We joke a lot about students on our long-term courses needing a few weeks to “reacclimate” to modern life. After a month or more living at the field school, in a low infrastructure system, this is often true. It takes a little while to adjust, not only to modern conveniences, but students have also expressed that they miss the daily interactions with the natural world that are common during an intensive wilderness living program but seem harder to find once students leave.
I spend my winters in Vermont running programming at a ski mountain, and experience the same thing once I get settled into my home here. I find that I have to go out of my way to have those experiences that are almost taken for granted during the rest of my year. However, it doesn’t take much to create moments like that. Carving out time in my days to simply go for a walk, or any other common outdoor activity can scratch that itch once the appreciation of the natural world is ingrained in you. One of my favorite exercises, no matter where I am, is picking one spot outside and sitting for a set period of time every day. You start to get to know the plants and animals that inhabit that space, and they start to get used to you as well. Through simply observing over a period of days and weeks, you start to interact with the natural world in a way that lets you see into the daily comings and goings of the spot you’ve chosen.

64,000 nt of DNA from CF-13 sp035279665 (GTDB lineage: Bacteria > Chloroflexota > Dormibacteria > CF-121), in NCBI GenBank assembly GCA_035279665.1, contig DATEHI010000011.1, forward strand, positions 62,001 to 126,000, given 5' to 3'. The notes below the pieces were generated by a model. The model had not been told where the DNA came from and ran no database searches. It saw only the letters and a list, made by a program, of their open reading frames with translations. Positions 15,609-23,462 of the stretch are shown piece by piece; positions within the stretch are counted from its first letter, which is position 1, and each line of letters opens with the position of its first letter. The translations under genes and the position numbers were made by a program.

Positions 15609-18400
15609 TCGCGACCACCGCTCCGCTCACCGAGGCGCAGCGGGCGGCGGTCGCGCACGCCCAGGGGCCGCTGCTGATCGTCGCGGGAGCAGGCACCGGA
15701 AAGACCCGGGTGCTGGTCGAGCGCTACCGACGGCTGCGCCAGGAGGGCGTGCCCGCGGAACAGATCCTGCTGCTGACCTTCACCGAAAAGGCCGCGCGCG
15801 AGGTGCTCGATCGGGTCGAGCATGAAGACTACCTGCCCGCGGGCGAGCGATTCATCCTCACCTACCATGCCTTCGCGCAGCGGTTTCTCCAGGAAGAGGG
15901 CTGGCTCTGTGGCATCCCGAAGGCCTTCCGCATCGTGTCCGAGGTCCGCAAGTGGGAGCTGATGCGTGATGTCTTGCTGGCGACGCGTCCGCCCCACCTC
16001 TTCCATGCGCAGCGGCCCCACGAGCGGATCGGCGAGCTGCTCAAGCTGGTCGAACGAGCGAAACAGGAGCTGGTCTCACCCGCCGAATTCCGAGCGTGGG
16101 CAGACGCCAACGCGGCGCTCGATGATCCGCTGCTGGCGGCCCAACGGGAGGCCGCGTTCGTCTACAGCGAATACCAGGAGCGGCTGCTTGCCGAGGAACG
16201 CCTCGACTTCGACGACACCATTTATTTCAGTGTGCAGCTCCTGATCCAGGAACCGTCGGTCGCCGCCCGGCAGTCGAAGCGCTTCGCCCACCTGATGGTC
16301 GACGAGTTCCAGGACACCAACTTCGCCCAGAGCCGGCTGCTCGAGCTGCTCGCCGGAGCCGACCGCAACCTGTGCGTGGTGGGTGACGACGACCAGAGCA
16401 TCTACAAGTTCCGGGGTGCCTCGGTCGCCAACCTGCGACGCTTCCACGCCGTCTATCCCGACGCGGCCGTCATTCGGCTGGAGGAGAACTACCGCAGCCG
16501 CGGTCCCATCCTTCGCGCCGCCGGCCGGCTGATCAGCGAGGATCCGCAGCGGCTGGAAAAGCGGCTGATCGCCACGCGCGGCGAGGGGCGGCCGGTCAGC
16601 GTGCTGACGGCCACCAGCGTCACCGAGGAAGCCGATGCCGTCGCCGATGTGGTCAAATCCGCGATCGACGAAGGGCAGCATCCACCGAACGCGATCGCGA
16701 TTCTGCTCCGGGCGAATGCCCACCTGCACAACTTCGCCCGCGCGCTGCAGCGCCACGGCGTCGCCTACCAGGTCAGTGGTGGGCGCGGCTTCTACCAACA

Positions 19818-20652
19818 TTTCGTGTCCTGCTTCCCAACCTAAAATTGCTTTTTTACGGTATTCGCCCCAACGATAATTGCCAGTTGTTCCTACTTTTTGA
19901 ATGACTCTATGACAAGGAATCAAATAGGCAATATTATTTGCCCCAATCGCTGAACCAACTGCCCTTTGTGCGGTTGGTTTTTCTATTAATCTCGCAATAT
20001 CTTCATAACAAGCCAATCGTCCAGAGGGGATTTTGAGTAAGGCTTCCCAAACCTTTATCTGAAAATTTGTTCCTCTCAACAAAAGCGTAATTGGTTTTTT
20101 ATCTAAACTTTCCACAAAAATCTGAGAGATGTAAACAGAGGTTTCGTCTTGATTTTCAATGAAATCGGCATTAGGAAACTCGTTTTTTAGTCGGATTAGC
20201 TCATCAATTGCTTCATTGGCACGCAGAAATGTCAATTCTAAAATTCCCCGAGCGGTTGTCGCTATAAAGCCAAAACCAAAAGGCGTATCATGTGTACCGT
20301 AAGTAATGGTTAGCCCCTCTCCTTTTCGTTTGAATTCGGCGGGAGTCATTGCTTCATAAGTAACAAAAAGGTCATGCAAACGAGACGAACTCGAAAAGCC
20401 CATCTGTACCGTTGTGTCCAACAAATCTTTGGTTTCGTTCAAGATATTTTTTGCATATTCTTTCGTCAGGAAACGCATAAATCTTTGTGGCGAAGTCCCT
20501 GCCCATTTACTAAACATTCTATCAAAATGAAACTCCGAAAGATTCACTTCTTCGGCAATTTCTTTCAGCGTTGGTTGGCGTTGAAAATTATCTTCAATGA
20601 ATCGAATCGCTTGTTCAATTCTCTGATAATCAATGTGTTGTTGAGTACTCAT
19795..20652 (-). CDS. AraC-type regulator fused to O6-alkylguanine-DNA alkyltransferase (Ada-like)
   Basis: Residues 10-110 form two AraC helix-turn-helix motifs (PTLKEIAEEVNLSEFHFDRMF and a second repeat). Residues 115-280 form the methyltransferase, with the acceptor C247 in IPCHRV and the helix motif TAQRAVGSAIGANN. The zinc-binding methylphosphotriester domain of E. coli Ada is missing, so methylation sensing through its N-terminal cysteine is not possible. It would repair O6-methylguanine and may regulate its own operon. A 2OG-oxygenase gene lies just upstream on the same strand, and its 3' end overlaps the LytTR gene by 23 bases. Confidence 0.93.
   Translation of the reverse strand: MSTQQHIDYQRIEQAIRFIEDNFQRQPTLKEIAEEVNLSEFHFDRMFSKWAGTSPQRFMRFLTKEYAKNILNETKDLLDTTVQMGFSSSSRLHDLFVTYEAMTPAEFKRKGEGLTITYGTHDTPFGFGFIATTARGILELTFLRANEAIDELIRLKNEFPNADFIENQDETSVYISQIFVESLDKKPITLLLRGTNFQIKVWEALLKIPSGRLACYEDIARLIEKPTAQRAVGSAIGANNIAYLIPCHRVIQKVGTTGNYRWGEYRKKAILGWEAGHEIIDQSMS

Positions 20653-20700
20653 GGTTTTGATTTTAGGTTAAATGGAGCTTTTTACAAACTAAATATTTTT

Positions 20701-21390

Last year, I chose a spot by one of the bird feeders on the property here in Vermont, and not only did watching the birds create questions in my mind that led to a greater understanding of how birds of different species create a micro-ecosystem in one tree, but it created what I’d call personal relationships with some of the birds that showed up every day. Of all of those, my favorite has been a chickadee with a broken or otherwise permanently injured right leg. I watched it get creative with how it positioned itself on a branch in order to split a sunflower seed and wait patiently for other birds to finish at the feeder so it could find a spot that was easiest for it to perch on. Eventually, I started taking a little extra seed out with me, and after a few days, the chickadee was comfortable eating right from my hand.
When I described this as a personal relationship, it wasn’t just a nice way of describing the situation. When I arrived here a few weeks ago I kept an eye out for that particular bird, and when I saw it, immediately grabbed some seed and walked outside. Less than five minutes later I took the picture at the top of this page. Birds and other wildlife are a lot cleverer than we sometimes give them credit for, and they have individual personalities that you only get to know by spending time with them. I don’t know that the bird remembered me specifically, but it certainly remembered that seed from an open hand was a good thing.
So even if you’re not on a course, or out in the bush, I encourage you to take some time each day to participate in the natural world around you. The experiences are there waiting, I guarantee it.